I have recently given another go on my experiments on Commodore 64 BASIC programming. I like doing graphics even without specialized keywords. The Commodore 64 seems to have the flexibility required even with its native BASIC interpreter.
On this article I did a vertical scrolling of a chessboard. Now, it’s time to give a try to horizontal scrolling. As on previous experiments, scrolling registers will not be used.
Be sure to test the following programs on a stock Commodore 64 computer with no cartridge inserted, as some cartridges may affect the strict timing of these routines and cause flickering.
Horizontal scrolling is much more difficult, because you have to change all eight bytes of a given character to scroll it, on each frame. As you can see from my previous experiments, two different characters are only needed for a 1×1 chessboard. To scroll it vertically, two pokes were required. Now, for horizontal scroll, sixteen pokes per frame are theoretically required.
As it can be easily figured out, sixteen pokes on a frame are impossible to perform, so the routine will be quite slow. Still, since we are not using scrolling registers, we have to use hi-res mode. This is the only way to have a one pixel movement without using scrolling registers. Instead, if using scrolling registers or when moving sprites, it is still possible to achieve a one hi-res pixel movement even in multicolor mode.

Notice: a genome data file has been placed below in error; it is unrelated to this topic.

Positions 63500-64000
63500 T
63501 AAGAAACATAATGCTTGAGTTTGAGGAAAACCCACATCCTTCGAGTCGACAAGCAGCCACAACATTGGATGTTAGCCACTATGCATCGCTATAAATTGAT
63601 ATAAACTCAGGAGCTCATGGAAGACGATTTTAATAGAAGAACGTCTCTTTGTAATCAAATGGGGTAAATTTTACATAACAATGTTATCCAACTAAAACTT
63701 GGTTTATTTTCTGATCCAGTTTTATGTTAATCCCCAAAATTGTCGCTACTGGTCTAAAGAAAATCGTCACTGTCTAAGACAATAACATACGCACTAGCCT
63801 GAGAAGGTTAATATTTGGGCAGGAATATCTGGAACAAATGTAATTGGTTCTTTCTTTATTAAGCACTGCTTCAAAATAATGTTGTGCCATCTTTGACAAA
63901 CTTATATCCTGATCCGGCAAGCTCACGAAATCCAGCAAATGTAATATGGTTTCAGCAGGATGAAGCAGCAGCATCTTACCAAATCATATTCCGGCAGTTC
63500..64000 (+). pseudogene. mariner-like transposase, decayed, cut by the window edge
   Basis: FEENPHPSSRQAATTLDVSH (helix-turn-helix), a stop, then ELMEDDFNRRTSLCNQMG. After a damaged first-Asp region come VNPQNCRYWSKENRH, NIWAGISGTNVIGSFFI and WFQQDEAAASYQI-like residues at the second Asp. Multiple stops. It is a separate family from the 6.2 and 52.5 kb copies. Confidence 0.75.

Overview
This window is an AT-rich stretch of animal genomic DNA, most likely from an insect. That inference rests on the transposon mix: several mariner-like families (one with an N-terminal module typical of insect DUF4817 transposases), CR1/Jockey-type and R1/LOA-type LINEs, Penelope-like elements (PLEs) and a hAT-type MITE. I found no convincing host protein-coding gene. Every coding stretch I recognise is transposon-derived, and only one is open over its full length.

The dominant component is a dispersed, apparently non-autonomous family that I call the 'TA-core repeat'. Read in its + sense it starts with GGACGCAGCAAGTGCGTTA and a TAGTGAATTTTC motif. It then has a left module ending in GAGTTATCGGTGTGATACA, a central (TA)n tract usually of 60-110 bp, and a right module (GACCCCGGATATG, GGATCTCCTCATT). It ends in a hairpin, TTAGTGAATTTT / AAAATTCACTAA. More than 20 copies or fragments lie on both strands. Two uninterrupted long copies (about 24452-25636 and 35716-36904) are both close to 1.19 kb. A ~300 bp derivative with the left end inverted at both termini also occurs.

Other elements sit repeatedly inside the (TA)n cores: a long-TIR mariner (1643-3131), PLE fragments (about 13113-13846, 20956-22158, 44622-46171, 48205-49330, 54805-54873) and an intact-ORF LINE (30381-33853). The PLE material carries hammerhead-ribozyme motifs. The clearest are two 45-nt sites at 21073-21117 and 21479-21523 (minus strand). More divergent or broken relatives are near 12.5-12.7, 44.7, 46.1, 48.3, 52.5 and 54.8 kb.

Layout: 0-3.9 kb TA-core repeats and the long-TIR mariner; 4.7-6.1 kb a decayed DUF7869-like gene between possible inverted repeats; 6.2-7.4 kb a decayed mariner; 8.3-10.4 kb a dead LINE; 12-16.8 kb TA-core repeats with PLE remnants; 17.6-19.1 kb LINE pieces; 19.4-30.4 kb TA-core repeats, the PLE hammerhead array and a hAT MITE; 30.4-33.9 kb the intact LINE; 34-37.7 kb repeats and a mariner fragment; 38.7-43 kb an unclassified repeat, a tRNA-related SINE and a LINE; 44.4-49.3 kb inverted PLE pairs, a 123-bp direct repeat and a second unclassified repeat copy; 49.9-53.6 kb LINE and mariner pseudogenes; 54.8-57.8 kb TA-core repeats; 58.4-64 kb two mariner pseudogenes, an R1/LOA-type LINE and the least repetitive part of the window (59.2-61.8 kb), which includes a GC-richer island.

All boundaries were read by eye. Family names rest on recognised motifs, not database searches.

The following program performs the chessboard scrolling by using sixteen POKEs. As you can see, it is very slow. For the sake of clarity, I tried to mimic as much as possible the algorithm used for vertical scroll in this article.
This program uses an array to update characters. Those values are precalculated to make things faster. Element with index 0 has only bit 7 turned on. Index 1 element has both bit 7 and bit 6 turned on, remaining bits are turned off. Index 2 element has bit 7, 6 and 5 turned on, remaining bits are turned off. And so on. This way, flipping between array elements allows for a horizontal movement.
To scroll the chessboard, if you start to fill a previously empty square, you also have to start to empty a previously filled square. So, if you turn on bit 7 on a character, you also have to turn off bit 7 of the nearest character to the right. So, if you poke the value 128 on a character, you will also have to poke the value 255-128 on the nearest character to the right. 255-128 makes 127. That means, you turn off bit 7 and turn on the remaining bits. Just the opposite as before.